Even without the World Cup in town, South America’s most populous city is congested with 12 million residents (nearly four million more than New York City), endless urban sprawl, and a complex web of traffic-choked freeways that make the Miami rush-hour commute on I-95 seem like a pastoral Sunday afternoon drive.
On Tuesday, 48 hours before Brazil kicks off the 2014 World Cup against Croatia at still-under-construction Arena de Sao Paulo, the roads resembled parking lots as teams, fans, and media descended on a city trying to work its way out of a week-long subway workers’ strike.
A 30-mile drive from the airport to the city center took nearly two hours. Frustrated commuters and tourists inched along slowly enough to take in elaborate soccer-themed graffiti murals that line the highways.
The U.S. national team bus needed 30 minutes to drive four miles from its hotel to its training base at Sao Paulo FC’s well-guarded luxurious complex in the Barra Funda district. The facility features three perfectly-manicured fields, park-like landscaping, a swimming pool, a game room, full kitchen, and dorm rooms (which the players used Tuesday for napping between two-a-days). The grounds also feature a resident flock of peacocks, although they were not roaming around on Tuesday.
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Although the facility is not as rural as the South African farm they stayed at four years ago, it is a welcome respite from the city madness. Players and coaches can fully focus on the task at hand: Monday’s game against Ghana in the northeastern coast town of Natal.
Coach Jurgen Klinsmann, his adviser Berti Vogts and scout Matthias Hamann joined the team Tuesday morning. They stayed behind one extra night in Miami to get an up-close look at Ghana against South Korea Monday night at Sun Life Stadium.
Ghana won 4-0, but U.S. midfielder Michael Bradley said players are not putting much stock in that. They watched the second half of that game from here.
“In general, I think it’s hard to take much from any of these warm-up games,’’ Bradley said. “The teams are trying different things, different guys get put on the field in different spots. I think [Monday] night was a good example of that. It would be easy to look at the end and say “4-0, what a performance.” But still you know it’s a warm-up game. Regardless of how the game went, we have a lot of respect for Ghana. They are a good team. We know that they are dangerous, that they can cause trouble.”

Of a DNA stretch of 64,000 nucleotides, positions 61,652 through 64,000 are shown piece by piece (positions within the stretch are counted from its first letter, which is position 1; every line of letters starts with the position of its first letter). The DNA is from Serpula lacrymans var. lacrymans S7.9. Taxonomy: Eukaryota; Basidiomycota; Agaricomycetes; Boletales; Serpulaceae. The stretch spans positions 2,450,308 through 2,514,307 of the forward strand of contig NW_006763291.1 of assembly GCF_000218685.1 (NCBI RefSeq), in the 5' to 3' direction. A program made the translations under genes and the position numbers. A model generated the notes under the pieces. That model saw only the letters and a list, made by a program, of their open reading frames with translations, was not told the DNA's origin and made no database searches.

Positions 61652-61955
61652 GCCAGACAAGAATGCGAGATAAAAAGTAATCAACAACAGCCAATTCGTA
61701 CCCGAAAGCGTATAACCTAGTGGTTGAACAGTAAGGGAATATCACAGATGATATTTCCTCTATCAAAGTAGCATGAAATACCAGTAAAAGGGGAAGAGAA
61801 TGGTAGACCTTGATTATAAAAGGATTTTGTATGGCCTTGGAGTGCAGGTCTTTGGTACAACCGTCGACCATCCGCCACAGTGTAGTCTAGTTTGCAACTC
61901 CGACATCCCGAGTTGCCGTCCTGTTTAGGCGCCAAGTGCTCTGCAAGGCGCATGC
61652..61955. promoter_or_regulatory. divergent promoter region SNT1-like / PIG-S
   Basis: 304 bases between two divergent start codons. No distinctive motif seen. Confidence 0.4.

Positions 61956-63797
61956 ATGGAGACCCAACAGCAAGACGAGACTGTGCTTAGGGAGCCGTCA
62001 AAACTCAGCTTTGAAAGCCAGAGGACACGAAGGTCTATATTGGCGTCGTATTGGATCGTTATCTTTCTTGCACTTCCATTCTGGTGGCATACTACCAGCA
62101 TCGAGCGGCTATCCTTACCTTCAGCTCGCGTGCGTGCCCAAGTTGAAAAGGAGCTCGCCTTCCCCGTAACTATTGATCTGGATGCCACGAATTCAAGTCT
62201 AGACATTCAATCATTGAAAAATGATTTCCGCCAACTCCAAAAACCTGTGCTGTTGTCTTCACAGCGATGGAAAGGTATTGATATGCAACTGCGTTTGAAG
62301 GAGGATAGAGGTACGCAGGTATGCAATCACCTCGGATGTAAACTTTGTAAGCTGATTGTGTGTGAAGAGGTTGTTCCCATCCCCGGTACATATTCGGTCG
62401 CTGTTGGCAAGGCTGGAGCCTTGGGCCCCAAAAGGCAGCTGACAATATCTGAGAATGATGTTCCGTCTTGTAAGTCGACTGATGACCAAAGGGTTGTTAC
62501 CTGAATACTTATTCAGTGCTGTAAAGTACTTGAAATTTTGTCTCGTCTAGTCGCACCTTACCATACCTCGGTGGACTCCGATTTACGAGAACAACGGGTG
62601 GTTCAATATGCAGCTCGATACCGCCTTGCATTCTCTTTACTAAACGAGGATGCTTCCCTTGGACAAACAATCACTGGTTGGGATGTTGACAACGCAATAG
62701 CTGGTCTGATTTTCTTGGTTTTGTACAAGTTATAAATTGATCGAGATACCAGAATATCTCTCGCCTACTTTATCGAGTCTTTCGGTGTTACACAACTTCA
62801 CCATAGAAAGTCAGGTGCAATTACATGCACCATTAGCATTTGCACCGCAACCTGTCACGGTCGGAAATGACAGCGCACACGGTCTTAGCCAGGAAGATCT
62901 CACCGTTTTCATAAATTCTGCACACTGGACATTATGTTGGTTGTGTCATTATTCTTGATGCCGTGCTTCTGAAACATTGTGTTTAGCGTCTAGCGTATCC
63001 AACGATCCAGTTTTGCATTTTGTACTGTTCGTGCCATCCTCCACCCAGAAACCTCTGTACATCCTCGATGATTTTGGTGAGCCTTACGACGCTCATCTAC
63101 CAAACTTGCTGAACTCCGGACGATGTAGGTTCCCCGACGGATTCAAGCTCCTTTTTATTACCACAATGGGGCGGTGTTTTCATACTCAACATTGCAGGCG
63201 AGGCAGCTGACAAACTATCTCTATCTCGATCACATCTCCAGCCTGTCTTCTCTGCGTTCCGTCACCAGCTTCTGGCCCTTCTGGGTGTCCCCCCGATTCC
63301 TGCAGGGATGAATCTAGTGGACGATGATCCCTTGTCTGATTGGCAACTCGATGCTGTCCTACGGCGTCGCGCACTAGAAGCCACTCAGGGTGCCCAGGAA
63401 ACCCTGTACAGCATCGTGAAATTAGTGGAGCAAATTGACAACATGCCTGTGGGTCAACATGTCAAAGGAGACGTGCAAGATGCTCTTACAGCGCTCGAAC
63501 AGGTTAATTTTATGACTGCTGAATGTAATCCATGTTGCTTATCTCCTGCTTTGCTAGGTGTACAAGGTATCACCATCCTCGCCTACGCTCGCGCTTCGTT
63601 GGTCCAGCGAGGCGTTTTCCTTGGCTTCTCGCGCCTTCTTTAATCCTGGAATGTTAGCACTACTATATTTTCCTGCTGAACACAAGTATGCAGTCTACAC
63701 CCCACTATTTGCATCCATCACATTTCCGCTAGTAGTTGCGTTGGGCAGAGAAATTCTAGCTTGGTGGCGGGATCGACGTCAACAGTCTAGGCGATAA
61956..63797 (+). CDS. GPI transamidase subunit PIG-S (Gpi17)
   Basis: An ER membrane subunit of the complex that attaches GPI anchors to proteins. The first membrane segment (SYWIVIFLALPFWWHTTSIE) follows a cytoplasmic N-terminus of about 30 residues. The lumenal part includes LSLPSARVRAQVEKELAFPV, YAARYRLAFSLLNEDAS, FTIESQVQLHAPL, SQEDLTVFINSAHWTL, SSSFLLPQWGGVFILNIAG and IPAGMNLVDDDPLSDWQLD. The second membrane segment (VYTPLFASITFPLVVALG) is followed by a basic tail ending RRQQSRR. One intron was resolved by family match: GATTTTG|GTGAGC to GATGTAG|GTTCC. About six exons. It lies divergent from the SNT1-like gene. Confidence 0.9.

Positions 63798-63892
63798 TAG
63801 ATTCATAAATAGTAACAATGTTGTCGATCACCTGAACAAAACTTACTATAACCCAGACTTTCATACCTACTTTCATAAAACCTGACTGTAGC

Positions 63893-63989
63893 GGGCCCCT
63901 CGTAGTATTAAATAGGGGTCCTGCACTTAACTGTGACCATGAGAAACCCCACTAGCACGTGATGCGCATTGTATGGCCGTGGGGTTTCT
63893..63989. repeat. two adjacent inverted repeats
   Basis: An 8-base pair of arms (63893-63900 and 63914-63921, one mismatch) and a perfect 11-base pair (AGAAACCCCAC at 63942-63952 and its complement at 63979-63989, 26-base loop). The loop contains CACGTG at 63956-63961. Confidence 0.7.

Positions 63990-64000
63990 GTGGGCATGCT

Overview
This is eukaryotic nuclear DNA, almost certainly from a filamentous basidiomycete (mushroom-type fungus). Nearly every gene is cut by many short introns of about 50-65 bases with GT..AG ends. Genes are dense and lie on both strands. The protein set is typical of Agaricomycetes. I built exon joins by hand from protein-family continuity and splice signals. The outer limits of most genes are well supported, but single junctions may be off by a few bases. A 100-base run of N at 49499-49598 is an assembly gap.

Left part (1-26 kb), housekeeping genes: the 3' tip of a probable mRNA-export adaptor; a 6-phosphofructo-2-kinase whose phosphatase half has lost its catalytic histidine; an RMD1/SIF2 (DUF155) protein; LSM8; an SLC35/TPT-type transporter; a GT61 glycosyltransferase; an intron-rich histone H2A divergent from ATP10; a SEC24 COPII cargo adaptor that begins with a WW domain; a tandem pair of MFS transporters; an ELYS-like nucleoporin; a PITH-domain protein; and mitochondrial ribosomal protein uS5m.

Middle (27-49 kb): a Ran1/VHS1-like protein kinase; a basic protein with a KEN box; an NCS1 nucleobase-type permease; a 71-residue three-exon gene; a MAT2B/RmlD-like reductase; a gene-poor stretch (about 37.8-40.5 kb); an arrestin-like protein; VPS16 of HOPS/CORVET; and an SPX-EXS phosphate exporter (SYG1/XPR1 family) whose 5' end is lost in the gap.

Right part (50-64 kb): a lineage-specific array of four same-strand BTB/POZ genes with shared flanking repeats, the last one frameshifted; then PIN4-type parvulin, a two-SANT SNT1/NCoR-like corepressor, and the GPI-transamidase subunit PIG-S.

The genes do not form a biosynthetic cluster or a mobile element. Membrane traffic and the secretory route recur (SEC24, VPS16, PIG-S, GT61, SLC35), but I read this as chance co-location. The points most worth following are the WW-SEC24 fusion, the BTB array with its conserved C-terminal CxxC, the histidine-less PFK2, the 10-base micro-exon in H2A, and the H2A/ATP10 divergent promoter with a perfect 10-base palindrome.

Bradley has vivid memories of the 2010 World Cup game, in which the U.S. got eliminated after a 2-1 extra time battle.
“I remember quite a bit,’’ Bradley said. “It was a game where we found ourselves down early, but the response was good and for the majority of that game we were the ones in control and pushing things and looking to get back to 1-1 and then once we get back to 1-1, we were still pushing for a win.
“It’s a team that can cause you trouble, especially in the attacking half. They have guys who have a mix of athleticism, technical ability, and the way they can take certain plays and almost improvise and turn that half play into all of a sudden, a chance.’’
Bradley said the first game is critical.
“Everybody goes into the first game with the idea that you want points,’’ he said. “I read an interview with Pique yesterday where he said for a team like Spain it’s no different, they’re playing Holland and their idea is that they want the result, they need points. Everybody starts at zero so the first game is so important.
“Statistically, the chances of advancing go way up now if you’re able to get a point or three from the first game. We’ve certainly made no secret of the fact that all the focus at this point is about Ghana and making sure that we do everything we can so that on June 16 we step on the field and are ready to leave it all out there knowing that a good result puts us in a really good spot.’’
The U.S. will have an invitation-only open practice for 700 fans on Wednesday. They will then face Belgium in a closed-door scrimmage Thursday. Belgium, a potential U.S. opponent in later rounds, is considered by many experts to be a sleeper team that could make a deep run.
But the bigger match Thursday is the World Cup opener between Brazil and Croatia. Host Brazil begins its campaign for a sixth title. It remains to be seen whether the newly-built stadium can handle the full load of 61,000 spectators, as it has yet to be tested at full capacity.
On Tuesday, workers were still working on a giant scaffolding staircase that connected the stadium to a transportation hub across the street. Workers were also laying down sod, erecting light posts, and putting the finishing touches on the grounds. Decorative banners and bunting were being stored in a parking lot.
They have two days to get it all ready. The clock is ticking.